There’s no denying it. Nutrition is a vital part of a healthy lifestyle. The effectiveness of any workout regime is drastically influenced by the kind of diet supporting it. Perhaps more than any other kind of workout, focusing on building muscle fits that bill. After all, you need the right building blocks to make those muscles. You also need to make sure your body can recover from those strenuous sessions. Here’s what you should probably have more of in your diet.
When you’re building muscle, you usually count calories in a different kind of way. Rather than eating as few as possible, you need enough to build mass. You need plenty of energy to do that and you also need to be able to convert that energy effectively. Adenosine triphosphate is commonly referred to as the “molecular unit of currency”. It passes energy from cell to cell, so make sure you have enough of it prior to an intense workout.
Everyone who gets into building mass knows the power of protein. It’s why protein shakes make such a large part of the average bodybuilder’s diet. For those who don’t fully understand, protein is necessary to better preserve muscles. That way, when you’re exercising, you’re losing weight, but not muscle mass.
Recovery is as important as the workout itself. Without the right nutrients to help you better recover, you’ll do more damage to yourself and gain less muscle in the end. Protein’s also an important part of recovery, but it’s not the only thing you need. Betaine, for example, boosts protein synthesis in the body. Amino acids are another key to aid in the muscle building and recovery process.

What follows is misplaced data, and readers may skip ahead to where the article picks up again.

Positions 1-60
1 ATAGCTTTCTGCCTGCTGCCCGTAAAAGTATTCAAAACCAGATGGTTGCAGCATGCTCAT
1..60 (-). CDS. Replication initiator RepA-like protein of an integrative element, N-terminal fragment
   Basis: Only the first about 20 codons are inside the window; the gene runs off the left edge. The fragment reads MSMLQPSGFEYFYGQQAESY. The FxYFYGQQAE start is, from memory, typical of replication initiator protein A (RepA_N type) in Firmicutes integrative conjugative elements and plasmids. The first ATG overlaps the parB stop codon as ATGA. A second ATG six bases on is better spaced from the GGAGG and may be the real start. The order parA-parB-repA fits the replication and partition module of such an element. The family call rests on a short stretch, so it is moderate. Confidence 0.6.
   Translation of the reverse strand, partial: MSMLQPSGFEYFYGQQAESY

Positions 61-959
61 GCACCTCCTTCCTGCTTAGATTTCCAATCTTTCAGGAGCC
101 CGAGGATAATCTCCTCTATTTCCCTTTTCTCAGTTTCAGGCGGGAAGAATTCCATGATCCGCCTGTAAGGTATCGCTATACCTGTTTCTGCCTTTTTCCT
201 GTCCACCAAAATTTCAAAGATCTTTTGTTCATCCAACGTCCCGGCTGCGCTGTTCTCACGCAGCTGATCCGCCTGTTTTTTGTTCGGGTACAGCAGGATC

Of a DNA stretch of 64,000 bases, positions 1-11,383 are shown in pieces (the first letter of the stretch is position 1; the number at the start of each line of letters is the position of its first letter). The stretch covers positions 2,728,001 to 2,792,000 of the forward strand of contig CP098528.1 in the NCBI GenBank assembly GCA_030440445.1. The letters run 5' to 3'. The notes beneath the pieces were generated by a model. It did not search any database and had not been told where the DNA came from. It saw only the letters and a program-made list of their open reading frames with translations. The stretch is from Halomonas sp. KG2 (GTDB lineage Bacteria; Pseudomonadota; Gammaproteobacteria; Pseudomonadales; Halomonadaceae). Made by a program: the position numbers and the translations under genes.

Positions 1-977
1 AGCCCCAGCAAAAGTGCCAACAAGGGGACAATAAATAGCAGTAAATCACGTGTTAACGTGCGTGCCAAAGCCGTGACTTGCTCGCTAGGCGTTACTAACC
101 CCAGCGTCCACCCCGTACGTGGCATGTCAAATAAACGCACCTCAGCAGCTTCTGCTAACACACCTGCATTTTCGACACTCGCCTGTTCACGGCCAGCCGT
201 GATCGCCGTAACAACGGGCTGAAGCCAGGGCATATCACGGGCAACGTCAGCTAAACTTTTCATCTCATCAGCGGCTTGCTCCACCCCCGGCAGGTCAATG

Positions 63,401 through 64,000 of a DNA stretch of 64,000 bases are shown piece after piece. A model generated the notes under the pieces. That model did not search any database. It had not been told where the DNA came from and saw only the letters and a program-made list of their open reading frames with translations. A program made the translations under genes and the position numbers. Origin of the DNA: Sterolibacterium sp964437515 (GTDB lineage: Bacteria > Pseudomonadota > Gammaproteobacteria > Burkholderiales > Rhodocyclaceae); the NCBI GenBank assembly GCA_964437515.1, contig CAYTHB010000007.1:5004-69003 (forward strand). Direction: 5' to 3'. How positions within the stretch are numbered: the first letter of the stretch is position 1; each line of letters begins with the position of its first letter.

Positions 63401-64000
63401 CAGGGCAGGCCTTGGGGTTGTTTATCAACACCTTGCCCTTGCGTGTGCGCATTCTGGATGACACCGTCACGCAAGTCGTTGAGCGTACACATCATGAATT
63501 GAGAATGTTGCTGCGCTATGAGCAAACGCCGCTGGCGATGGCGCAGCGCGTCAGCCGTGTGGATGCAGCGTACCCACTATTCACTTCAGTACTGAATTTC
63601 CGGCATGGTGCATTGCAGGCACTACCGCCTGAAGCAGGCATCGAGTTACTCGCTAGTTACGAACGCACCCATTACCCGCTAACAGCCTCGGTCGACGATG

When you start talking about growth hormones, some people will get particularly wary. However, human growth hormone (HGH) is produced naturally in the body. It’s a vital part for growing muscle as well as improving your fat metabolism. You can also influence its production in your own body. For example, lots of sleep will help, whereas high carb diets will hinder. Intense exercises also stimulate the production of more HGH. Vitamin C high diets also do the same thing.
A lot of people will try as hard as they can to reduce all cholesterol levels. It’s not advice we would tell them to stop following. It’s good for keeping a healthy cardiovascular system. But not all cholesterol is entirely dangerous. ‘Good cholesterol’ is also known as high-density lipoprotein. Be active and consume HDL. This carries cholesterol away from the bloodstream and into the liver, where it’s processed for removal.
When you eat can sometimes be as important as what you eat. For example, protein consumption should occur around fifteen minutes before you exercise. Then take the protein again with betaine and amino acids fifteen minutes after exercise. Make sure you keep on top of your hydration all the way through, as well. Similarly, there’s even a best time to cheat. If you want your supply of carbs, it’s best to do it in the morning. That way they’re likely to get burned off throughout the day.
Amazing post and very helpful. Can you shed more light on the difference between good and bad cholesterol please? Also visit http://www.karanaurorafitnessblog.wordpress.com and lemme know what you think
Hi there! Thanks so much for stopping by, delighted you enjoyed it. If you’re interested in learning more the Centre for Disease Control has a nice, short explanation on the differences between ‘good’ and ‘bad’ cholesterol. http://www.cdc.gov/cholesterol/ldl_hdl.htm
Loved you’re article. Couldn’t agree more that its a process. No point risking health by taking steroids at such an early stage to achieve ‘aesthetics’. I look forward to reading more of your work! 🙂
Thankyou buddy.. And thanks for the link.. Will check it out
No problem, looking forward to reading your next post! 🙂